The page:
A charmed life

By 9th March 2009No Comments

The drawer was stiff from lack of use, but opened with a squeak when Helen tugged it.
The ensuing familiar waft of lavender brought vivid memories of her late grandmother as Helen found the bundle of envelopes she was seeking, pushed to the back, and tied with a faded red ribbon.
Helen recalled the words in her grandmother’s last Will and Testament,
“For my darling granddaughter Helen, who often asked about my charm bracelet. With the enclosed, she can read how it came about, and why it has always been so precious to me.”
However, it had been the last paragraph which had intrigued her most…
“Your grandfather was a fine man, and in my own way I loved him dearly. He wasn’t, however, my true love. Read the letters my darling.”
Helen’s hand sought the charm bracelet in her pocket. Taking it out, she looked at it again. There were only five charms, mounted on gold links, wide gaps between each charm.
Her grandmother had only worn the bracelet on very special occasions, and as a child Helen had often begged to wear it, but had never been allowed to do so.
Interested in learning more, she carried the letters to the table, placing beside them the bracelet. Untying the ribbon, she opened the first envelope.
The ink was fading with age, but still legible.
“Dear Margaret, enclosed is a silver sixpence charm, to remind you of the day we met, Christmas 1939. When I bit into it, you said you’d never found one yourself. Please have this one to keep. With best wishes, Thomas.”
“How sweet, but who’s Thomas?” Helen wondered.
Her grandfather had been called Henry, always known as Harry.
Eager for answers, Helen opened the second letter.
Reading it, she glanced again at the bracelet.
“My dearest Margaret, I just loved this crystal ball, a memento from our day at the Easter Fair 1940. Hope Gypsy Rose Lee predicted true love for us? With love, Tom x.”
Looking at the bracelet, Helen gently rubbed her finger across the dull glass of the crystal ball. Rubbing a bit harder, it began to shine. Inside she could see a tiny purple pattern within the glass.
“I wonder what Gypsy Rose Lee told Granny?”
The third was addressed to Private T Brierley, in her grandmother’s neat script.
“Dearest Tom, so you can write often, I enclose a stamp holder. Keep it close to your heart, and think of me. With love, Mags x.”
There was nothing else inside, so Helen looked at the bracelet, wondering what a stamp holder was.
Examining the last three charms, one was a set of three tiny rings, depicting engagement, wedding and eternity. The second, a little gold and glass carriage lamp, with a folded ten shilling note inside. The third was shaped like a tiny gold envelope. Carefully, Helen put her fingernail beneath the flap. Miniature hinges opened up, and inside was an old yellowing stamp.
“Ah. So this is a stamp holder.”
The next envelope was also in her grandmother’s writing. Helen withdrew the letter.
“Darling Tom, thank you so much for the crystal ball. It’s beautiful. One day, I will reveal Gypsy Rose Lee’s secrets!”
Helen gathered, from read the rest that her grandmother had been courting Tom Brierley, a young man from her village. Tom had been called up into the Army, and their date at the Easter Fair had been the last before he left for training.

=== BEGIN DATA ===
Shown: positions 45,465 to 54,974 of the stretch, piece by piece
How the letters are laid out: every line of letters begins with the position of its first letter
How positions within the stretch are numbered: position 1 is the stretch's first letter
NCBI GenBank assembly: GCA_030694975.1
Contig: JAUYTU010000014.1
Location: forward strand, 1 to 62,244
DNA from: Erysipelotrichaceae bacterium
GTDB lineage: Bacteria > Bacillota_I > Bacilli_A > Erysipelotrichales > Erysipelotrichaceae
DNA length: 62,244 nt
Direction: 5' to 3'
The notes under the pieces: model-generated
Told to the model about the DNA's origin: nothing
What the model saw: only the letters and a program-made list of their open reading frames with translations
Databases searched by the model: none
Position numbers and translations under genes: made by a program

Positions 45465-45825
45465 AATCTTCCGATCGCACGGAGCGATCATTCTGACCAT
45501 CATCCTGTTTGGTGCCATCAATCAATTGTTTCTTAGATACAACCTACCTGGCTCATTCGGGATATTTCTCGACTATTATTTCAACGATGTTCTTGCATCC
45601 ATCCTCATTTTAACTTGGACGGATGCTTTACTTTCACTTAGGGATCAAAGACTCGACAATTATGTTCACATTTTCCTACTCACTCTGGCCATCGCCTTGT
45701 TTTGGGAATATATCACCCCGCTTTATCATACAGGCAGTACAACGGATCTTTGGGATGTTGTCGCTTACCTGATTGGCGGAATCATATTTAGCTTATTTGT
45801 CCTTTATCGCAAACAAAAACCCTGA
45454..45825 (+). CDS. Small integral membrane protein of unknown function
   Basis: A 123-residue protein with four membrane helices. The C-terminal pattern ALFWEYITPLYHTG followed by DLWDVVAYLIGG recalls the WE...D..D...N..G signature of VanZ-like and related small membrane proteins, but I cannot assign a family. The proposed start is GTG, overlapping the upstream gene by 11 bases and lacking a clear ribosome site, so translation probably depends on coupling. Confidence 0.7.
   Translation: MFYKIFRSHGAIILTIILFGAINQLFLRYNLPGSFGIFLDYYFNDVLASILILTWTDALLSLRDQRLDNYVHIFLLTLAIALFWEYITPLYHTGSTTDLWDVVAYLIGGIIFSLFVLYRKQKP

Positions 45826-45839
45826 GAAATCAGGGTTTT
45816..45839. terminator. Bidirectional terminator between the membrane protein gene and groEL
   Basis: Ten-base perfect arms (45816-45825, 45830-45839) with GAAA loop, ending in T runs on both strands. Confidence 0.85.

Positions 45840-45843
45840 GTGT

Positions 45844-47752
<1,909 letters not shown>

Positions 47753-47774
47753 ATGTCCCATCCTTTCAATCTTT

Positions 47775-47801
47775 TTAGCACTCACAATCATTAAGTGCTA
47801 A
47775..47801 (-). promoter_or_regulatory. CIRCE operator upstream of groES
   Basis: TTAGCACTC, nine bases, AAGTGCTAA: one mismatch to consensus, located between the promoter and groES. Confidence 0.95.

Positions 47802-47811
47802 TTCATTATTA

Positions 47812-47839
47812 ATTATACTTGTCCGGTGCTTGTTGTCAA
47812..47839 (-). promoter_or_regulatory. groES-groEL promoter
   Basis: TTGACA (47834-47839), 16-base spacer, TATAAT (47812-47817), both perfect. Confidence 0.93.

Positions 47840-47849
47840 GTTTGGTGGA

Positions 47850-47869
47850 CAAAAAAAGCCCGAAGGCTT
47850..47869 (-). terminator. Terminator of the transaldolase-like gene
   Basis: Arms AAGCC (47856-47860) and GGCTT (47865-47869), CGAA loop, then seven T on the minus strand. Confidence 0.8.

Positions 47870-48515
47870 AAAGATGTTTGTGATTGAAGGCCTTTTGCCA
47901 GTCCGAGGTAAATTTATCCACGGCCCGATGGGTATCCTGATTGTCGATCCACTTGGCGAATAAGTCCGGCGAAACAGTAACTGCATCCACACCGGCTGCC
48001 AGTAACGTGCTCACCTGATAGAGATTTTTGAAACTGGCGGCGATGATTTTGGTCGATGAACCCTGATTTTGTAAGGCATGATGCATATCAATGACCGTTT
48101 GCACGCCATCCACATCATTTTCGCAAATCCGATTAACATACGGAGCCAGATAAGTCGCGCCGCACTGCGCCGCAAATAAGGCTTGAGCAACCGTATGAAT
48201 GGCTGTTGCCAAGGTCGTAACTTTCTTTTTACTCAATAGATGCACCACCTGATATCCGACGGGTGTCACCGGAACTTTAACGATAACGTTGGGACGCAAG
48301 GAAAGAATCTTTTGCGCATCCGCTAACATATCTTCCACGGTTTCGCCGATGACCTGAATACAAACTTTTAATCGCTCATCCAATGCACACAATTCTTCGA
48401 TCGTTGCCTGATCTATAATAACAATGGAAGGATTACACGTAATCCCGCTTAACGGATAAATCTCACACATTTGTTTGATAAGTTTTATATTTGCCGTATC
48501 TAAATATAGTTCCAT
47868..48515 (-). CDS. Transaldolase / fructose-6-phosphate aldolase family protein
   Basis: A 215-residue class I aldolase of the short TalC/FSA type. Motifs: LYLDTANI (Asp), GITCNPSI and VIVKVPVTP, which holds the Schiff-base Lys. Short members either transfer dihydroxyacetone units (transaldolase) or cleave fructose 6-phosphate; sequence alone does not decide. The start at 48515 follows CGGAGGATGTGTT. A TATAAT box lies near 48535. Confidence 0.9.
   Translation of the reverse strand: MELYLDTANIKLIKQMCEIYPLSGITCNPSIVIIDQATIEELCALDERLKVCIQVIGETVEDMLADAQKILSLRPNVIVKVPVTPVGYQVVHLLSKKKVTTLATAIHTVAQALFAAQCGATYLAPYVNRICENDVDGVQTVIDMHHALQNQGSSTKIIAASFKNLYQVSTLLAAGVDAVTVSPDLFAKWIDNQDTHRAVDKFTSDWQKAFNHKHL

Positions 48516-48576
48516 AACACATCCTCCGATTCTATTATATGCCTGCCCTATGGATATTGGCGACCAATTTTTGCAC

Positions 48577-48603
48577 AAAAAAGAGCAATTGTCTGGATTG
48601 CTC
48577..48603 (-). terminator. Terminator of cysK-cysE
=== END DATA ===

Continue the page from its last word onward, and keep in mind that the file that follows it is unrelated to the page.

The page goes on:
“The stamp holder letter and the crystal ball charm must have crossed in the post,” Helen decided, checking the envelopes, but the postal marks were too faint to decipher.
Tom’s next letter told of life whilst training, about how pleased he was that he and his best mate were still together.
Her grandmother’s reply was about life in the village, the rationing and black-out, and at the bottom, she asked Tom to pass her regards to Harry.
“Harry. That must be Grandad.”
In his reply, Tom told asked Mags to meet him at the station as he had three days leave. He‘d enclosed ten shillings to pay for the special licence required for weddings held at short notice.
“I wonder why she put it inside the charm?” Helen mused.
There were two envelopes left. One held a telegram, and a sheet of paper with just Tom’s signature on and two kisses.
Helen read it,
“Darling (stop). All leave cancelled (stop). Following are until the real set (stop). Promise to make you mine (stop). Love you (stop). Tom (stop).”
Looking at the bracelet, “Following” could only have meant the set of three tiny rings.
The last envelope was in her grandfather’s writing. Frowning, Helen withdrew the sheet of paper, reading it through.
“Dear Margaret, I thought I should write to let you know that Tom had received your last letter, thanking him for rings, just before he was killed. He died quickly, knowing nothing about it.
Once home, I will return your letters and the stamp holder, which he kept in his breast pocket. Our CO has requested I sort out Tom’s personal items. As you know, he had no other family. Please accept my sincere condolences. I too have lost someone I cared very much about. We were like brothers for many years, and I know how he loved you. Yours very sincerely, Harry.”
Helen suddenly realised why her grandmother had the ten shillings made into a charm, because Tom never made it back to marry her.
“How sad, but Grandad must have come home, and together they helped each other through their grief, and fell in love.”
Glancing up at the portrait of her grandparents above the mantelpiece, Helen noticed her grandmother touching the charm bracelet, her grandfather looking down at his wife.
No wonder it was so special, it had brought her love not once, but twice.

Tony Manell

Author Tony Manell

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